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Quantitative proteomics to study aging in rabbit liver.
Amin B, Ford KI, Robinson RAS
Submitted Externally on 4/13/2020
Mechanisms of ageing and development
Volume : Pages
187 : 111227
Aging globally effects cellular and organismal metabolism across a range of
mammalian species, including humans and rabbits. Rabbits (Oryctolagus cuniculus
are an attractive model system of aging due to their genetic similarity with
humans and their short lifespans. This model can be used to understand metabolic
changes in aging especially in major organs such as liver where we detected
pronounced variations in fat metabolism, mitochondrial dysfunction, and protein
degradation. Such changes in the liver are consistent across several mammalian
species however in rabbits the downstream effects of these changes have not yet
been explored. We have applied proteomics to study changes in the liver proteins
from young, middle, and old age rabbits using a multiplexing cPILOT strategy.
This resulted in the identification of 2,586 liver proteins, among which 45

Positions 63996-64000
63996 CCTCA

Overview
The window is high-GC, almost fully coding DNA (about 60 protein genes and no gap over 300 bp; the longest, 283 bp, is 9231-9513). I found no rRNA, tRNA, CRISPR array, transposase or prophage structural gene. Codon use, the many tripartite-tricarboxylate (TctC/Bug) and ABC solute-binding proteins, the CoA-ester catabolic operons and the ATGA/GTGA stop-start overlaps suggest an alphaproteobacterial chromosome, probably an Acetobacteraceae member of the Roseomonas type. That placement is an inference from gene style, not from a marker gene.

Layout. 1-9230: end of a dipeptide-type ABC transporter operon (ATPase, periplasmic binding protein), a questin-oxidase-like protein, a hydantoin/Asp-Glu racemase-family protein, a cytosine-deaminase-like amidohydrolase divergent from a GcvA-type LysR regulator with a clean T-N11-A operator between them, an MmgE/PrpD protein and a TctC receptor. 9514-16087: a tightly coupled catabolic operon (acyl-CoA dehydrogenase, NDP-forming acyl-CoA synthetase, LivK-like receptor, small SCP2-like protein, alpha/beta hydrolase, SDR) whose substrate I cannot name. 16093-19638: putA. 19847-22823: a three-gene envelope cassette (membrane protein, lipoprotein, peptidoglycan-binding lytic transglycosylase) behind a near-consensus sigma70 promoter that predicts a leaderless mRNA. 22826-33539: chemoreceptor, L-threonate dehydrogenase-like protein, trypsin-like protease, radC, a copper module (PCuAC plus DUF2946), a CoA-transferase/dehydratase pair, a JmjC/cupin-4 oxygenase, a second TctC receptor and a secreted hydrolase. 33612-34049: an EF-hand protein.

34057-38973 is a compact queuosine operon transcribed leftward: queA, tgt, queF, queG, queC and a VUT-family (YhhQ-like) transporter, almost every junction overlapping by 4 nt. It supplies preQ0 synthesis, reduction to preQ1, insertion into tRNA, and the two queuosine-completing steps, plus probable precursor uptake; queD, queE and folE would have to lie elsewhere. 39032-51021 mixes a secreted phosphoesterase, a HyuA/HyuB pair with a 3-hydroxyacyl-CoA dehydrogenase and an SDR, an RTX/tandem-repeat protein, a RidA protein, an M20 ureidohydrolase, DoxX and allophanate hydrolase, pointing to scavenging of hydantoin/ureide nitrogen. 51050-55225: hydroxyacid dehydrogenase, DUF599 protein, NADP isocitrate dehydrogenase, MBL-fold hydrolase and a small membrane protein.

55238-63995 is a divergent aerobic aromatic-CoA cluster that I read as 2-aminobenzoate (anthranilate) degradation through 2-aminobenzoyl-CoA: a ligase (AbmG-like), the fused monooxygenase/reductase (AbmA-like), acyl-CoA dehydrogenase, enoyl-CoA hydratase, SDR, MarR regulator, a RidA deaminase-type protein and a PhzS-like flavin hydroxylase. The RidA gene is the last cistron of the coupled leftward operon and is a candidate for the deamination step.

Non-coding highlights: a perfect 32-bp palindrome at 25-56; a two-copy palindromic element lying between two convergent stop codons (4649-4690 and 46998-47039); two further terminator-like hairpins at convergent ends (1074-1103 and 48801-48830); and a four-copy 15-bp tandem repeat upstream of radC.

proteins had significant p < 0.05) changes with aging. Seven proteins were
differentially-expressed at all ages and include fatty acid binding protein,
aldehyde dehydrogenase, enoyl-CoA hydratase, 3-hydroxyacyl CoA dehydrogenase,
apolipoprotein C3, peroxisomal sarcosine oxidase, adhesion G-protein coupled
receptor, and glutamate ionotropic receptor kinate. Insights to how alterations
in metabolism affect protein expression in liver have been gained and
demonstrate the utility of rabbit as a model of aging.
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Financial support for this work was provided by the NIDDK Mouse Metabolic Phenotyping Centers (National MMPC, RRID:SCR_008997,
) under the MICROMouse Program, grants DK076169.
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